I’ve long taken to heart the negative sentiments of critics of complementary medicine – not understanding how anyone could be so narrow-minded as to exclude an entire approach to healthcare that has benefitted countless people for many generations.
But I stopped caring about them last week.
Last week the Blackmores Institute announced an unencumbered gift to establish the Maurice Blackmore Chair of Integrative Medicine at the Sydney Medical School, University of Sydney, in honour of my late father.
Both the University and Blackmores Institute professed the necessity for robust governance to ensure the independence of the research and education that would result from the financial contribution.
Both the University and Blackmores Institute knew that there were growing numbers of Australians embracing complementary medicines and that this was an area that was underrepresented in medical professional education.
According to the NHMRC Research Funding Datasets 2003- 2012, allocations for research funding into complementary medicine have been just 0.2% of total funding over the past ten years, despite use of complementary medicine by the Australian public remaining substantial.
Of that, the research funded has, at times, been questionable. Such as a recent NHMRC-funded study claiming the potential harm of vitamin D based on giving rats and mice a dose of vitamin D that would be equivalent to a 60kg human taking 360,000IU of the nutrient daily.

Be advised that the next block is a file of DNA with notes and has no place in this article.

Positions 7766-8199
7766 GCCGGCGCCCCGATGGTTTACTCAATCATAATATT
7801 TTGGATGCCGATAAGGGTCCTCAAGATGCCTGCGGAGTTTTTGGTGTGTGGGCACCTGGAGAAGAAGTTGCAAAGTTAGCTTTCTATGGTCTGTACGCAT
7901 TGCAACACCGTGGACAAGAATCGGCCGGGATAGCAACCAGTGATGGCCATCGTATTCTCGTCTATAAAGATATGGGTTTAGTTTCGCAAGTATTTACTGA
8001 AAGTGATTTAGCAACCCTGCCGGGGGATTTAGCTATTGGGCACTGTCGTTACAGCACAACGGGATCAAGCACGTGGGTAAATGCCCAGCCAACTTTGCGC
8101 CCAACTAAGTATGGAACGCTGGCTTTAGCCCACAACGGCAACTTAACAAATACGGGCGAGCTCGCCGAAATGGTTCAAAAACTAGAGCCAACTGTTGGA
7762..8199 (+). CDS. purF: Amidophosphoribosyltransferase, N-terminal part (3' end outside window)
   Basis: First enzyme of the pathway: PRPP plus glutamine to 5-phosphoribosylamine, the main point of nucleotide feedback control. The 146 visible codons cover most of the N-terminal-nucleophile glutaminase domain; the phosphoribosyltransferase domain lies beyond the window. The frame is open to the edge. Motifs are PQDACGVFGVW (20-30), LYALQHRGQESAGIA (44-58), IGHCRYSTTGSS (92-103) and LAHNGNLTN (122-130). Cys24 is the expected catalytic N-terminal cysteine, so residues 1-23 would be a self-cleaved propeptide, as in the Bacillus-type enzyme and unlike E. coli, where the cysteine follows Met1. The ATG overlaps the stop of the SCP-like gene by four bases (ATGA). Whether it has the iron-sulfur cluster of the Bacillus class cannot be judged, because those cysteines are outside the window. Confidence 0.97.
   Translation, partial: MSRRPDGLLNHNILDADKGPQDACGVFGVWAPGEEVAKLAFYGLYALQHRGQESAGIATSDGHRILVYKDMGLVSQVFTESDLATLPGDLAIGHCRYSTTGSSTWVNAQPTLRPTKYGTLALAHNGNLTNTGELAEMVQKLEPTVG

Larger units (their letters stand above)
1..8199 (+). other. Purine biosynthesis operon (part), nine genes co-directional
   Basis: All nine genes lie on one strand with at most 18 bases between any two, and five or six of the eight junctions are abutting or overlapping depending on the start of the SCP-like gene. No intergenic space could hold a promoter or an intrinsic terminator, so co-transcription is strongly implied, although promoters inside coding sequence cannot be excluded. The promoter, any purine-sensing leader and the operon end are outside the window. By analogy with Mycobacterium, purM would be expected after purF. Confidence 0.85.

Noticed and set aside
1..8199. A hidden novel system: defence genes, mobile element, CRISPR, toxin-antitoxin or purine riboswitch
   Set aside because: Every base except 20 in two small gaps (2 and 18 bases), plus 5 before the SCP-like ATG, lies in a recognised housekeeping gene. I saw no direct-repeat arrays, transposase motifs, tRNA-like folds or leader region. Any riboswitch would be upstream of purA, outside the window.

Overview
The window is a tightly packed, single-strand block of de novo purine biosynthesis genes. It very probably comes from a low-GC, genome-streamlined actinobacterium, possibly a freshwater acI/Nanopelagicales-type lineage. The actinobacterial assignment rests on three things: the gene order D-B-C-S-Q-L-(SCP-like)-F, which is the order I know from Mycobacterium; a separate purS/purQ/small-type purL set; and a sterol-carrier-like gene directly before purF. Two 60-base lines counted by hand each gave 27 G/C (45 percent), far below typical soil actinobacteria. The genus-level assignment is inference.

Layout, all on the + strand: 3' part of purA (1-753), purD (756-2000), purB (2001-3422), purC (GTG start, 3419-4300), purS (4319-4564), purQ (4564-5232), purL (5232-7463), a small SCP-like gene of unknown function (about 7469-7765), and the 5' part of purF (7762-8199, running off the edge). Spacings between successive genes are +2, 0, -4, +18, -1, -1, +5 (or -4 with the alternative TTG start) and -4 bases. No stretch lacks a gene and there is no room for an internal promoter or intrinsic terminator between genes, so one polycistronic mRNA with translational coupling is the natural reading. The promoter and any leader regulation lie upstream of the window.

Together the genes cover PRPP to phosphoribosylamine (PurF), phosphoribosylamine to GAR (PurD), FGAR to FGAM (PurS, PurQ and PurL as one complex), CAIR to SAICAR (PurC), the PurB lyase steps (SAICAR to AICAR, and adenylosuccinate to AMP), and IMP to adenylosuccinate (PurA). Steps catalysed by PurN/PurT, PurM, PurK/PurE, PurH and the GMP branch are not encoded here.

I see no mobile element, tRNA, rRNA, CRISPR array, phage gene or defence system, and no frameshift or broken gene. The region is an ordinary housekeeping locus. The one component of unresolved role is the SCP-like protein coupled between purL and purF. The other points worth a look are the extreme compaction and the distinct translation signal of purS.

It was not unexpected that the critics professed their ‘concerns’ about the Integrative Medicine Chair, though it was certainly ironic. After years of demanding more research, they were unlikely to commend us for our actions.
They were misguided though in stating that Maurice Blackmore was not worthy of the honour of the name of the Chair claiming he was not an advocate of ‘evidence-based medicine’ (a concept coined in the 1990s – nearly 15 years after he passed away!).
Though the terms ‘evidence-based medicine’ and ‘integrative medicine’ were not used in his time, his life’s work is testament to these principles. His early observations of mineral therapy and his clinical applications of nutritional medicine were the foundation of an approach to health management that is still relevant today.
He dedicated his life to sharing his knowledge and published an extensive collection of observations and clinical notes. They are an interesting read given we now have the benefit of nearly 40 years of scientific exploration: sometimes he got it right…sometimes he didn’t. But he had an enquiring mind and a desire to help people, which is the same motivation that led to this Sydney University gift.
Somewhat prophetically, when I looked today at one of his journals, he notes his concerns that long-term aspirin use could cause serious gastric depletion (right!), he then states that polar bears are claimed to have the lowest mentality of animals which makes it unlikely that fish is a brain food (wrong!). But the most interesting of his reflections on that page was a quote from EH Chopin:
“Scepticism has never founded empires, established principles, or changed the world’s heart. The great doers in history have always been men of faith.”
It was timely given the commentary of recent days. It’s time for the skeptics and the critics to step off the sideline and engage in furthering healthcare with a focus on prevention and wellbeing. I am proud of the legacy of my father as a pioneer of healthcare, that the Blackmores Group had the courage to contribute to independent research and education, and to play an active role in furthering the health capabilities of our healthcare professionals to the benefit of all Australians.